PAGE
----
by Andrew Moss
Dates: January 30, February 1,2,4,9,2021
Much has been made recently of the concept of the “big lie”: repeating a falsehood so many times that it becomes plausible to many. Cognitive psychologists refer to this phenomenon as the “illusory truth effect,” and President Joe Biden weighed in on the phenomenon himself when condemning senators who supported Donald Trump’s assertion that he (Trump) won the 2020 election by a landslide. Biden declared, “You keep repeating the lie . . . the degree to which it becomes corrosive is in direct proportion to the number of people who say it.”
Repeating a lie can certainly be a powerful technique in the public sphere, particularly when the utterance is made by people in power, but it’s hardly the only method of deception. Sometimes it’s necessary to undertake what’s called a “close reading” (or “close listening”) of misleading speech in order to recognize other potent techniques. A speaker can mislead by omission or innuendo. Or he can frame, or contextualize, a speech in such a way that it mis-leads (leads in the wrong direction) by virtue of the effects it brings about.
On January 6, Representative Jim Jordan of Ohio rose in Congress to object to the certification of the Electoral College vote that affirmed Joe Biden’s election, and he called for an investigation. Jordan began by declaring, “the American people instinctively know there was something wrong with this election.”
Jordan explained by telling how Donald Trump drew much greater crowds to his rallies than Biden, that he had won Ohio, Iowa, and Florida – and that he had garnered 11 million more votes in 2020 than he did in 2016. Jordan then declared, his voice rising in a questioning tone, “somehow the guy who never left his house wins the election?”
Jordan went on to say that 80 million people have doubts about the election, and that 60 million believe it was stolen. Yet, he said, the Democrats have seen no problem in all this and have rebuffed requests for an investigation. The reason for their intransigence, according to Jordan, was clear: “all the Democrats care about is making sure Donald Trump is not president.” For evidence, Jordan cited investigations that resulted in no actions against Trump: an FBI investigation into Russian interference in the 2016 election as well as the Mueller investigation. Jordan cited, too, the Democrats’ failed attempt convict Trump in last year’s impeachment trial.
Consequently, according to Jordan, the Democrats “changed the rules” in an “unconstitutional fashion” in the effort to oust Trump in the 2020 election. They obtained a court order, for example, to extend voter registration in Arizona by 18 days, and they supported a Pennsylvania Supreme Court ruling allowing mail-in ballots in Pennsylvania to be counted three days after the election. Such measures, he said, were constitutionally within the purview of state legislatures, not the courts, and this dangerous end-run now has the possibility of being extended to other states in the future.
If you watch the YouTube video of this speech, you’ll see Mr. Jordan speaking rapidly and passionately, packing much content into his allotted five minutes. In the heat of a moment like this, you don’t have the opportunity to consider language dispassionately, as you would with a written document.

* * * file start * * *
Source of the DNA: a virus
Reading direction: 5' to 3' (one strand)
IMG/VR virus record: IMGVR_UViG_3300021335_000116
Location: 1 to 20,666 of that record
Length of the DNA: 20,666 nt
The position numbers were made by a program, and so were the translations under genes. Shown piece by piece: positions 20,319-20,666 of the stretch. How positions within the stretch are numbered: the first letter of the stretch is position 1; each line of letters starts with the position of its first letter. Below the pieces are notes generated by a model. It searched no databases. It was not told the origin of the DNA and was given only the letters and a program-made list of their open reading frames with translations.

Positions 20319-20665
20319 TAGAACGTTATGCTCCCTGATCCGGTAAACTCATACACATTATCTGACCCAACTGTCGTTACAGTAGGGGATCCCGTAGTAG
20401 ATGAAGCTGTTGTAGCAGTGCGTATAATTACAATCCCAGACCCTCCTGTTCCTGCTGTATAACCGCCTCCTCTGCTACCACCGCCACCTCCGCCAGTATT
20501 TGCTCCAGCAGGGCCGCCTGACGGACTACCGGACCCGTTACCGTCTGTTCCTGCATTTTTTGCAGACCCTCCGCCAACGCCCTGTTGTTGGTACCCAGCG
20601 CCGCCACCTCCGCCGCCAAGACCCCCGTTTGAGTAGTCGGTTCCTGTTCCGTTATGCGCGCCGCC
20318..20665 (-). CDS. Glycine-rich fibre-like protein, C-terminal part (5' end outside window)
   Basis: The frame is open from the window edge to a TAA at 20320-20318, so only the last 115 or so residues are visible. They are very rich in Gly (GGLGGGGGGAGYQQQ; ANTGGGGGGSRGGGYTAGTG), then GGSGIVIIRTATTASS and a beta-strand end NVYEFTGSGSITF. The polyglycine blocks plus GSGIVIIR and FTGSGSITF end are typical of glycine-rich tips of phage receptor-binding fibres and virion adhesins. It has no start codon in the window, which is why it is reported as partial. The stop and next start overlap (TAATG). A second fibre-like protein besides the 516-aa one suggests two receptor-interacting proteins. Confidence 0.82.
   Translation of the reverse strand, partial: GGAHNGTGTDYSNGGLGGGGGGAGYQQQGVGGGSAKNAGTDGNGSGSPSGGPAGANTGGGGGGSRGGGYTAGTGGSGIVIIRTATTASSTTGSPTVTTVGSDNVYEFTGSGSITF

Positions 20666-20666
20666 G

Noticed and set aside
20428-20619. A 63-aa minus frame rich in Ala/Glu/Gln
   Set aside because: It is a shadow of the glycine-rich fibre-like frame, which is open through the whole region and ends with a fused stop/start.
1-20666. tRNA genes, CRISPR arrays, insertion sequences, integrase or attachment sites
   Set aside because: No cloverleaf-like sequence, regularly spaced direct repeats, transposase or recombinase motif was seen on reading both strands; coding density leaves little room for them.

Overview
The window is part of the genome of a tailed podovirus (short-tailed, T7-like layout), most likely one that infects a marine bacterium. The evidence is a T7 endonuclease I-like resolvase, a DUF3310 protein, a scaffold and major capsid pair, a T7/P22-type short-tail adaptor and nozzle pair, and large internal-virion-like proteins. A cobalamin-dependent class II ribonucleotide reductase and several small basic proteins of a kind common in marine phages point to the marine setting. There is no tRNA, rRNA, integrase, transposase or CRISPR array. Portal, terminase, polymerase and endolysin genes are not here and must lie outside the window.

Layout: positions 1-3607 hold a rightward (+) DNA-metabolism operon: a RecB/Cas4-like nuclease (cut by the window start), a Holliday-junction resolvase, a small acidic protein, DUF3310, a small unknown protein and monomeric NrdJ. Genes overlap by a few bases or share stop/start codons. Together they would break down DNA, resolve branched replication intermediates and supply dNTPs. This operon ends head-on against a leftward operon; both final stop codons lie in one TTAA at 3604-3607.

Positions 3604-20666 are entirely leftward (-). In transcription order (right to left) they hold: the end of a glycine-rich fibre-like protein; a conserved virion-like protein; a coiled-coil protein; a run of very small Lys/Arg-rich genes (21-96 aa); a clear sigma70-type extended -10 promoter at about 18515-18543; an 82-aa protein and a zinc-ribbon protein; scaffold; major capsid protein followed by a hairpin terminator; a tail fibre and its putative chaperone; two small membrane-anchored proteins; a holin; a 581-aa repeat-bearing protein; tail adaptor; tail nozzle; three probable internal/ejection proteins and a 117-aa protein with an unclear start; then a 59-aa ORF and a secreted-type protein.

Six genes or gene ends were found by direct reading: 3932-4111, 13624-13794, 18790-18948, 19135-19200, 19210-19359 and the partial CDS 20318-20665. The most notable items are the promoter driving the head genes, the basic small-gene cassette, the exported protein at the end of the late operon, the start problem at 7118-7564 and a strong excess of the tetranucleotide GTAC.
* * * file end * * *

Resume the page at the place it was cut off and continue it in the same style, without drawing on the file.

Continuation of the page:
But if you take the time to replay the speech, you’ll see the earmarks of deceptive communication. The speech misleads because of what it omits, what it implies, and what it generates by way of pernicious effects. Take the issue of omission, for example. A good high school or college speech teacher instructs her students to address the most salient counter-arguments to their positions when making speeches on controversial subjects – a basic rhetorical move Congressman Jordan chose not to make.
He wondered why the guy “who never left his house” somehow won the election, yet he failed to mention that this “guy” garnered 81,283,098 votes to Mr. Trump’s 74,222,958, or that this same guy received 306 Electoral College votes to Trump’s 232 as a result of elections that were certified by both Democratic and Republican secretaries of state in all 50 states. Nor did he pay heed to the 61 failed lawsuits filed by Trump and his allies, underscoring the lack of any significant fraud in this election.
Jordan’s speech marks a profound failure on many counts. The congressman never baldly stated that the election was “stolen,” but the implications and the framing were clear: this was an effort to cast doubt on the legitimacy and integrity of a fair presidential election. Consequently, when Jordan spoke of the voters’ “doubts” and the beliefs of many that the election was stolen, he bears responsibility as an elected leader for helping incite those baseless doubts.
Though the January 6 debates on the floor of Congress may be quickly receding from memory in the rapid succession of subsequent news cycles, the issue of ethics in communication will become even more important as a second impeachment looms.
Whatever positions Congressman Jordan or other similarly inclined elected leaders may take in the future on such questions, it’s important to remember that the responsibility lies not just with these leaders. As consumers of media, we too can assume responsibility. Even when speech and imagery come at us rapidly, we can find ways to slow things down, reflect critically, and assert our agency as truth-seekers and as citizens.
Andrew Moss, syndicated by PeaceVoice, is an emeritus professor (English, Nonviolence Studies) at the California State Polytechnic University, Pomona.